The Japanese maple is often grown as a large shrub, though may also appear as a small, broad, and rounded tree. Its leaves are composed of 5-9 pointed leaflets that range in color from red-purple to green. The leaflets are arranged circularly at the end of the petiole, giving each leaf a star-like shape. In the fall, these leaves will turn red and yellow. This tree attracts insect pollinators.
Family: Aceraceae (maple)
Characteristics: The green to red-purple leaves are finely serrated and composed of 5-9 pointed leaflets, which are each 2-5 inches long. In the fall, leaves turn red and yellow and will remain on the tree for some time. Like all maples, the Japanese maple produces samaras (paired winged seeds). Bark is smooth and gray. When grown as a small upright tree, this tree has a broad and rounded shape with low lying branches. It may also grow as a large shrub. This tree usually grows 15-25 feet high and wide, but can grow up to 40 feet high.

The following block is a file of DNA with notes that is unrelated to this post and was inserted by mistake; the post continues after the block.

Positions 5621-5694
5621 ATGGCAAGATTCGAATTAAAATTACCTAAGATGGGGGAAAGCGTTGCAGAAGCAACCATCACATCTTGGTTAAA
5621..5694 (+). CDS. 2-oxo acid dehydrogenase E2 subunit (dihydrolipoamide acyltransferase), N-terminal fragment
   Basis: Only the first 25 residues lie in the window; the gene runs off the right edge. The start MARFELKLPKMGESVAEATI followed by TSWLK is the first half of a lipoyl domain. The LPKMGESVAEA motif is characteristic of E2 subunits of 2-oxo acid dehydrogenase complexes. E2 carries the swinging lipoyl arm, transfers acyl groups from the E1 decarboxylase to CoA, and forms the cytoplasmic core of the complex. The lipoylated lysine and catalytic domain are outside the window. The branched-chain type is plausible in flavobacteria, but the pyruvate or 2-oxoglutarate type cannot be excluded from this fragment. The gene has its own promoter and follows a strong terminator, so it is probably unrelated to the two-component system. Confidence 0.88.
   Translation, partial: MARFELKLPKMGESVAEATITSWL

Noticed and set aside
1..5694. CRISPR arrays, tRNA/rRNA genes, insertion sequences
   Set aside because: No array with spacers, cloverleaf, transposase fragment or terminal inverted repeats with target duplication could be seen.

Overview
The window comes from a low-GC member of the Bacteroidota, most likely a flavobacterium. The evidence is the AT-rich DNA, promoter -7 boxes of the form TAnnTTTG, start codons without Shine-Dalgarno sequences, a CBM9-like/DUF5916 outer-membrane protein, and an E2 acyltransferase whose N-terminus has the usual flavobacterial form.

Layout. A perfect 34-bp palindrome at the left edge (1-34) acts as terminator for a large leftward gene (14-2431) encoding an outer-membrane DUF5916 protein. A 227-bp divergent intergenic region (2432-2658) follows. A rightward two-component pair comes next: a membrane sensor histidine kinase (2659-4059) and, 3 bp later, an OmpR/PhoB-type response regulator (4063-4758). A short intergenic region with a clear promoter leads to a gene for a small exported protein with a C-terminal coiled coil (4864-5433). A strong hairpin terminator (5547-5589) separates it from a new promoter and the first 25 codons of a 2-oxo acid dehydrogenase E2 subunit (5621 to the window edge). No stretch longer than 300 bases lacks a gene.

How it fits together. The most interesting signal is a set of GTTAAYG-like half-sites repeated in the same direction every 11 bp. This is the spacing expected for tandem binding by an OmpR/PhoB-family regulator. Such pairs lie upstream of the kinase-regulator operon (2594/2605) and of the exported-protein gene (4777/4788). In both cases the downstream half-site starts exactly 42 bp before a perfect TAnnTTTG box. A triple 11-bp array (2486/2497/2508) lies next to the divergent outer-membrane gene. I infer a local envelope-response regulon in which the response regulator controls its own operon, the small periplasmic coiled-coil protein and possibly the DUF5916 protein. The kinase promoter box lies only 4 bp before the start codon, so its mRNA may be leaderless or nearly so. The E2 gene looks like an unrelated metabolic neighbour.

Foliage: Deciduous (leaves lost seasonally)
Geographic Origin: Korea, Japan, China (non-native)
Cultivation Notes: Requires low maintenance. Does best in full sun to part-shade. Prefers acidic, moist, and well-drained soil. Does well in residential areas, parks, and under utility lines.
Number on Campus: 9
Sources: Dirr, Morton Arboretum, Missouri Botanical Garden